Five years ago I was an architect by profession. My connection to nature was at a large scale: the urban landscape, the outdoors. As soon as I came on board with Bulbo, I found myself immersed in the plant realm on a more intimate level. Days were spent investigating how plants can thrive indoors thanks to artificial light and how to support vegetal life outside their typical surroundings. Very quickly, as an entrepreneur focused on plants and as an urban dweller myself, I felt the need to question my relationship with domesticated nature and Bulbo’s role in replicating the power of sun within the perfect yet mysterious bonds between light and plants.
I wanted a closer look at and a better understanding of these green machines and their ability to capture the energy of the sun and turn it into life. I started expanding my personal understanding by reading more about plants. I left Le Corbusier for Michael Pollan and moved from Gilles Clément to Daniel Chamovitz and Stefano Mancuso. Through the amazing work of these passionate scientists and journalists from around the globe, I embarked on a botanical journey which led me to find answers and whet my appetite for further plant investigation.
Triggered by the most basic questions the Darwins, father and son, put forth almost two hundred years ago (Do plants see? Do plants move?) to the controversial recent research on plant communication and intelligence, I became fascinated by the surprising resilience and perfection of vegetal life. And that’s when I realised my curiosity for the vegetal realm was reaching well beyond the confines of four walls.
In the recent years so-called “green living” has made its way into the glamour scene. Plants and flowers are now omnipresent: from design to fashion, to food and education, they are in our homes, schools, restaurants, offices, shops, and overflowing in magazines and on our Instagram feeds, creating a flourishing of green in daily life.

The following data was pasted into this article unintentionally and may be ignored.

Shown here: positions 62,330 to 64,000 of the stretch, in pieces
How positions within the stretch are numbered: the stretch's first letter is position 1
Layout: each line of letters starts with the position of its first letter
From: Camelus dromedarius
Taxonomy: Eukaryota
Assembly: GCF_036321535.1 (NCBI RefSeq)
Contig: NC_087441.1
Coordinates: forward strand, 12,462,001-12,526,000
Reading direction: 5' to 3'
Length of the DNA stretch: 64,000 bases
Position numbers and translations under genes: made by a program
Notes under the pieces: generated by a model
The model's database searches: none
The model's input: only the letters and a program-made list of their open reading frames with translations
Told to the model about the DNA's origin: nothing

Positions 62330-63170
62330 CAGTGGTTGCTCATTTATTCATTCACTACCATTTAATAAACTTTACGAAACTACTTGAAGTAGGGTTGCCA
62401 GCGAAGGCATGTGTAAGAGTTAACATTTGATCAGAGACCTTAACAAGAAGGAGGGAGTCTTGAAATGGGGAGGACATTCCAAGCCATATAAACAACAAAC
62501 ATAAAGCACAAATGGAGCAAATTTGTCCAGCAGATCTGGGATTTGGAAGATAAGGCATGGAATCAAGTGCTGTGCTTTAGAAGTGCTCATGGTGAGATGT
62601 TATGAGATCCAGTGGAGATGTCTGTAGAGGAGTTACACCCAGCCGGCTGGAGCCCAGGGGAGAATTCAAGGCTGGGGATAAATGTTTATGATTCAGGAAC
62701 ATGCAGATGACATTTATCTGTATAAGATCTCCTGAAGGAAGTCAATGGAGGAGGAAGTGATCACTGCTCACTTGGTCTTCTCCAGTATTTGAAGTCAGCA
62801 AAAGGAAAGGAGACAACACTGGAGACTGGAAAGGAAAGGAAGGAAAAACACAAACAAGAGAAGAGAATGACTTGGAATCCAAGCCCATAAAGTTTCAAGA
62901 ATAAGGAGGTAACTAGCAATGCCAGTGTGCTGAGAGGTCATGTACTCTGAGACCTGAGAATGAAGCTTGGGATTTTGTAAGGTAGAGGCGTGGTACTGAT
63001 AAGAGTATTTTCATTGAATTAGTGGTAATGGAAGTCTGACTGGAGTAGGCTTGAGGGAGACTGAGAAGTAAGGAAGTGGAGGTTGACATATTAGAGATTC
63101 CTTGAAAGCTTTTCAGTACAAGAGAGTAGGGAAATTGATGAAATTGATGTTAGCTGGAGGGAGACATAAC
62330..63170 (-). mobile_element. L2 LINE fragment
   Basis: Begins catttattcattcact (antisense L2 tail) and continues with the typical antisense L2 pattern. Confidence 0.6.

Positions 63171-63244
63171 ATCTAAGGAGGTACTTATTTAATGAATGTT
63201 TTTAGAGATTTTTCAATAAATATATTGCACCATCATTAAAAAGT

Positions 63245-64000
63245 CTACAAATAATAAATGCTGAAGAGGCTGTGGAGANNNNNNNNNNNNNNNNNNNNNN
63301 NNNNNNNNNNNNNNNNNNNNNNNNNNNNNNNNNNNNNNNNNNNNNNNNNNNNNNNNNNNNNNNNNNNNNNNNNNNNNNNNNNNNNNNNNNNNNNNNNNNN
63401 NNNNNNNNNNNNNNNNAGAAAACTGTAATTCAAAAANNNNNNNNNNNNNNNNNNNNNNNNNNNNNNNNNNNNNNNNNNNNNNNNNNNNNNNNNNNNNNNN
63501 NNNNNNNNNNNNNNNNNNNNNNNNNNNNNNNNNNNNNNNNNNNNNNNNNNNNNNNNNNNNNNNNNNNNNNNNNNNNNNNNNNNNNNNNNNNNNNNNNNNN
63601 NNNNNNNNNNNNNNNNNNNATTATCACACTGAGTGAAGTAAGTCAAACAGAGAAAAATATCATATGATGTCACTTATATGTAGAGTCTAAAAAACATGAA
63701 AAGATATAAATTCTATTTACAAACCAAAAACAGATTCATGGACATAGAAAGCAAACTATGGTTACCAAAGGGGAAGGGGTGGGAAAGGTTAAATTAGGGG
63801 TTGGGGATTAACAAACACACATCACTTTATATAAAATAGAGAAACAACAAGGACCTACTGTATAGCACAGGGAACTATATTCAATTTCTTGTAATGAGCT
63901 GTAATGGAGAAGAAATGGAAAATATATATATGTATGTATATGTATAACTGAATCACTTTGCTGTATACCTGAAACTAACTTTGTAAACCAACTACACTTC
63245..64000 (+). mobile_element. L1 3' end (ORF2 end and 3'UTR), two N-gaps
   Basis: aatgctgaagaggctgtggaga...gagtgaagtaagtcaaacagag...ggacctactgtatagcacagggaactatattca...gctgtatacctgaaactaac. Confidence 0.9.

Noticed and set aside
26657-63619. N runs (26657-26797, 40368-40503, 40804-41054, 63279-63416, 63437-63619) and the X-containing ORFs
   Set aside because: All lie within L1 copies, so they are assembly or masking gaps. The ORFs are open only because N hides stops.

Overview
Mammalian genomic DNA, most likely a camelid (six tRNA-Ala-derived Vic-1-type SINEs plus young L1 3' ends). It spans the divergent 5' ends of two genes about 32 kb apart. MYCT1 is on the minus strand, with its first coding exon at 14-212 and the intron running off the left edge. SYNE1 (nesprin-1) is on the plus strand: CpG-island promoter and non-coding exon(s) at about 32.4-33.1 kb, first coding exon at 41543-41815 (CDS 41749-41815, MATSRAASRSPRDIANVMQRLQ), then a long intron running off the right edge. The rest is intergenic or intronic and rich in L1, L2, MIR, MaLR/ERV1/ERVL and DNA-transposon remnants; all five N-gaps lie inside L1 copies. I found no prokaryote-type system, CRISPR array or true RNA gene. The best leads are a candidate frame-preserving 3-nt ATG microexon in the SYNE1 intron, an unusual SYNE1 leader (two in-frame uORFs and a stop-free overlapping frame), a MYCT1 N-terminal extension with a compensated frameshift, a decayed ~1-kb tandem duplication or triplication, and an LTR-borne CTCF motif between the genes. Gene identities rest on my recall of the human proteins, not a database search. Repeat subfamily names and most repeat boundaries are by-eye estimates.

But what do we know about plants beyond aesthetics and basic facts? How much are we aware of our dependence on them? And is this renewal of love for vegetation solely based on human whimsy? Are plants no more than objects in a larger trend?
illuminate, the Bulbo digital journal, is a space to share our curiosity and passion and put forth these investigations. We have created a community where boundaries blur and the vegetal world is rediscovered through an urban lens. As the title illuminate suggests, we want to enlighten and awaken our perception of the plant realm, forming a space where our vegetal companions are not objectified, but rather understood as complex forms of living beings. We will question the very idea of nature and natural as relevant to urban life. We will encourage discovery, inspiration, and introspection along the intersecting lines of food, science, health, history, design, and technology.
Developed in a country famous for its agricultural roots and sunny lifestyle, Bulbo was founded with the purpose of redefining the interaction between humans and plants by combining indoor cultivation with design and technology. Through illuminate we want to turn a trend into a reality that integrates into all facets of our daily urban lives. illuminate doesn't offer a romantic gaze on the rural, the natural, the colourful. It is not a gardening review nor a pure celebration of the beauty of plants, but a digital platform for amazing contemporary innovators, researchers, designers, industry players, and experimenters to present new perspectives on and a better understanding of plant life.
We invite you to join us in this continual cultivated conversation, to expand and explore with us your perception of the complexity of our world, the natural world.
Editor in Chief